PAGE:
The Obama Administration has several options to choose from to help protect Middle East Christians
So Pope Francis is an internet mega-celebrity. But who is he impressing?
The New York Times reports “Conservative U.S. Catholics Feel Left Out of the Pope’s Embrace,” saying,
From “who am I to judge?” to “proselytism is solemn nonsense”, Pope Francis has had his fair share of controversial statements in the short eight months he’s occupied the Holy See. And while there have been a wide range of reactions, as the Times article documents, it certainly does seem that some of the Church’s most faithful adherents are the ones most upset.
We asked our Aleteia Experts what they think of situation between Pope Francis and the American Church’s “conservative wing”.
Drop the Political Labels, Please
Many of our experts reject the conservative/liberal categories when it comes to describing lay Catholics or Pope Francis.
“There is no such thing as a ‘liberal Catholic’ and ‘conservative Catholic’ as regards what one believes is essential in the the Church for salvation,” says Fr. C. John McCloskey, Church historian and Research Fellow at the Faith and Reason Institute in Washington DC. “Either you are in or you are out.”
Paul Gondreau, Professor of Theology at Providence College, points out that the categories break down when one tries to apply them to Catholic doctrine. “Since Catholic doctrine is both ‘liberal’ and ‘conservative,’ I don't find these terms particularly helpful in defining this or any pope, especially since they're so politically charged anyway. Pope Francis provides a good case in point. Socially he would be branded a ‘liberal,’ but theologically he appears rather ‘conservative’; but even this categorization breaks down in his case, since his theology is the source of his social liberalism.”
Ronald Rychlak, Butler Snow Lecturer and Professor of Law at the University of Mississippi School of Law, acknowledges that there are different factions within the Church, but that the Church is large and where people fall isn’t always clear-cut. “Novelist and poet James Joyce once wrote of the Catholic Church: ‘here comes everybody.’ It’s a big tent, and as much as we may want to resist labels, there are political divisions within all organizations, including the Catholic Church. Some Catholics like guitar Masses while others want only Latin Masses. Most of us are somewhere in the middle.”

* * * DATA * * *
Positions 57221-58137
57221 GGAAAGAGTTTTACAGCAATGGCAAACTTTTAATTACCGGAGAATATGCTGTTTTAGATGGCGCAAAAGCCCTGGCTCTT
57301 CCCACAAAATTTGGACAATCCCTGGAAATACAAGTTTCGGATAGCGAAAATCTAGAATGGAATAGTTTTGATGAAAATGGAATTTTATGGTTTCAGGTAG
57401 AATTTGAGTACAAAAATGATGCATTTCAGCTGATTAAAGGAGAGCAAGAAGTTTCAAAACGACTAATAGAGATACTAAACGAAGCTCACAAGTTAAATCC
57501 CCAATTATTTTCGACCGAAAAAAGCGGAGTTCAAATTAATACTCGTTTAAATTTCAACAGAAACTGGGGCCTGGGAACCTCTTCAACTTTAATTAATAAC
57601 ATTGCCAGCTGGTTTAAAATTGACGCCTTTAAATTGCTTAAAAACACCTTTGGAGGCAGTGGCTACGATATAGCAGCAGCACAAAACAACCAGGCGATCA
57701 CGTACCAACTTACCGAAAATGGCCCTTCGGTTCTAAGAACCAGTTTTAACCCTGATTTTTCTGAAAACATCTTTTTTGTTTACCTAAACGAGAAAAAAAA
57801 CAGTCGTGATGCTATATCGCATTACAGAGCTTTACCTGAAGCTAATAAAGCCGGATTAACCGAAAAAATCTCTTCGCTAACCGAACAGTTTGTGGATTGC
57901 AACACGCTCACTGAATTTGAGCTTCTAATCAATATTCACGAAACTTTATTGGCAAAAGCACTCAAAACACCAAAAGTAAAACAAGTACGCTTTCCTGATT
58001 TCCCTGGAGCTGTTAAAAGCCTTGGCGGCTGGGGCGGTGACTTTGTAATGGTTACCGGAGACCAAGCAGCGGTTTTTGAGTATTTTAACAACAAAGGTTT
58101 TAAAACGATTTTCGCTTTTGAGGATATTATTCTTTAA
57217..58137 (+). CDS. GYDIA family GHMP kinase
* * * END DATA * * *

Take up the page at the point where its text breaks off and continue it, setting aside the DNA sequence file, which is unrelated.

Author John Zmirak uses other terminology he thinks better describes the factions in American Catholicism. “I prefer terms like ‘progressive’, ‘orthodox’ and ‘traditionalist’, which connect more directly to doctrinal issues.”
“Let's use the ‘Goldilocks Spectrum’: Progressive Catholics think that Vatican II was too cold–it didn't go far enough, it was a truncated revolution which needs to be popped back into the microwave. Traditionalists found Vatican II too hot, and want to drop some ice cubes into the porridge. Self-described orthodox Catholics typically think that Vatican II got things just right. I think that Pope Francis is a mild progressive, who wants to warm things up a bit. He's not going to boil it over, or change Church teaching.”
Dennis Bonnette, who taught college philosophy for forty years before retiring in 2003, thinks similarly to Zmirak. “[T]he terms ‘liberal’ and ‘conservative’ as applied to Catholic belief itself are terms misappropriated from political dialogue, lacking any legitimate theological use. The correct theological terms are ‘orthodox’ and ‘heterodox,’ where the former means ‘right teaching, that is to say, teaching in conformity with Church doctrine,’ and the latter means ‘teaching not in agreement with Church doctrine.’”
Thomas Jodziewicz, Professor of History at the University of Dallas, points to how Pope Francis has identified himself. “He identifies himself simply as a loyal son of the Church, an orthodox believer and a sinner. If only such a straight-forward and honest self-identification were enough.”